The 10 Most Pest-Infested Cities in America
Hate insects, rodents and other pests? If creepy-crawlies make you wince, there are some U.S. cities you might want to avoid. Here are 10 of the most pest-infested cities in America.
Pest control workers in New Orleans have their work cut out for them. The southern city ranks high when it comes to sightings of cockroaches, mice and rats, according to a study by Statista.
Blogger and commentator Brett Will Taylor says in Love our City, Love Our Bugs, that when he moved to New Orleans, ” My biggest adjustment has been to New Orleans bugs. There are a lot of them. They have severe boundary issues. And, every year, they break our winter peace with an iron-fisted show of power that would make Kim Jong-un proud.”
New York City
As the nation’s largest city, it shouldn’t come as a surprise that New York City ranks high on the list for cities with a rat problem. It’s estimated that the city has anywhere between 2 and 28 million rats.
When rats are a part of your everyday life, you have to find the humor in the situation. Michael Sperr wrote this joke for David Letterman, “Folks will do anything to see ”The Lion King.” Last night, a large rat tried to pass as a cast member and sneak in the stage door.”
You may love the warm Florida sunshine, but so do all those termites, cockroaches and mosquitoes. Thanks to the city’s steamy weather, according to the University of South Florida, it’s estimated that by 2040, half of the structures in South Florida will be at risk for subterranean termite infestation. Learn the difference between flying ants and termites.
Imagine waking up in the morning, getting out of bed and stepping on a scorpion. That’s a likely scenario for those living in Phoenix. There are about 12,000 scorpion stings reported each year in the desert state, according to Arizona’s poison control center.
Like bees and spiders, scorpions are arthropods. Only one of the 30 species of scorpions found in Arizona is regarded as life-threatening: the bark scorpion, which is only 1-1/2 inches long. These are the 10 most dangerous bugs you need to avoid.
There’s a good reason mosquitoes love Atlanta. The city not only has a warm climate but the summers are wet and there are plenty of swamps and forests for breeding.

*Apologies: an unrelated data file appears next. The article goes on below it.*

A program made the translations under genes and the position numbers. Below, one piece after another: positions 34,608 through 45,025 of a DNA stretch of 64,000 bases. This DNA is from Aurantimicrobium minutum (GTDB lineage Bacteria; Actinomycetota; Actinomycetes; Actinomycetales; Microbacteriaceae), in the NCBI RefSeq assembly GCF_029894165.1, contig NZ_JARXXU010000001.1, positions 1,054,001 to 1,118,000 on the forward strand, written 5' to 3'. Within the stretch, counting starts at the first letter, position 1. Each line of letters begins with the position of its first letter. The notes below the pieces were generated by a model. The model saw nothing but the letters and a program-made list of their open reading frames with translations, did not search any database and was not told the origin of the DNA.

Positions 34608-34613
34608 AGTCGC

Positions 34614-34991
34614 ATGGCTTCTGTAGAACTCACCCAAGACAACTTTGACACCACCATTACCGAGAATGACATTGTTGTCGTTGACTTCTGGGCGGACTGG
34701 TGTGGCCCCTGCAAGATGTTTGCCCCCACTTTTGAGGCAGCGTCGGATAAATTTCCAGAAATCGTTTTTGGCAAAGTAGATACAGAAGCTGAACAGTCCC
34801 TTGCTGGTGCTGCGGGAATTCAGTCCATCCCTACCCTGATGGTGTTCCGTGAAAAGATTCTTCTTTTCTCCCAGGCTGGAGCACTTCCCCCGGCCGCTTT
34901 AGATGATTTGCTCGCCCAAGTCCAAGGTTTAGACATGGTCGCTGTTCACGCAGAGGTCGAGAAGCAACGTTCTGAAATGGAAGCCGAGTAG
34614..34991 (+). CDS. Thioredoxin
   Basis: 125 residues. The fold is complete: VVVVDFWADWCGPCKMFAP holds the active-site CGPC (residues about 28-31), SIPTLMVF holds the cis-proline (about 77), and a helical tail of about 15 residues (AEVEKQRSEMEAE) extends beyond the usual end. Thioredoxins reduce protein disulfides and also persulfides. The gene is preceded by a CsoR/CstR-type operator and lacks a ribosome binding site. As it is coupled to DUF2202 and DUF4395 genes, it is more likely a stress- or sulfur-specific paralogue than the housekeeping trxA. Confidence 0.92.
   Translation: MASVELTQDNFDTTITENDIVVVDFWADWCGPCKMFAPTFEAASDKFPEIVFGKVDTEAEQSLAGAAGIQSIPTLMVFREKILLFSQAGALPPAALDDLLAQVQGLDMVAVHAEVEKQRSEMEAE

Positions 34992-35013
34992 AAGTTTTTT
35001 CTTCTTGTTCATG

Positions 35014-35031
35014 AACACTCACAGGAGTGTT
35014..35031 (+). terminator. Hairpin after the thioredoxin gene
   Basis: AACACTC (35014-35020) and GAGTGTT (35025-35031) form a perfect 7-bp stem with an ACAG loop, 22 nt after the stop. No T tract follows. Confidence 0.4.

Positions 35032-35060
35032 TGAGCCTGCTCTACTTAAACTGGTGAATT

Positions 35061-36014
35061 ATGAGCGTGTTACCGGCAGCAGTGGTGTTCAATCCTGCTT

There are more than 50 mosquito species living in and around Atlanta, according to the Georgia Mosquito Control Association.
In 2016, the Boston Inspectional Services Department received more than 3,500 rodent complaints. The city’s rat problem goes back more than 100 years. In 1917, the city offered prizes to residents for those who brought in the largest number of rat carcasses. Here’s why having a mouse problem is worse than you thought.
Cockroaches love this Florida gulf-coast city. In fact, it’s estimated that 38 percent of homes in Tampa have a cockroach problem. Pet owners in the city are also in a constant battle with fleas and ticks which thrive in warm temperatures and humidity. Learn how to get rid of fleas with this DIY guide.
Nashville may be the country music capital, but it’s also a hotbed for rats and snakes. When the weather gets cold, rats and mice look for warmth inside homes and buildings so here’s another reason to make sure all those entryways are sealed shut. These are the most insane pest control ideas that may be worth a try.
Cockroaches, termites, bedbugs and mosquitoes—oh my! Houston’s warm, humid climate is a breeding ground for all kinds of pests. In fact, according to the American Housing Survey, two in five households reported seeing cockroaches.
ClevernTexans have a name for their pointy-toed cowboy boots: cockroach killers.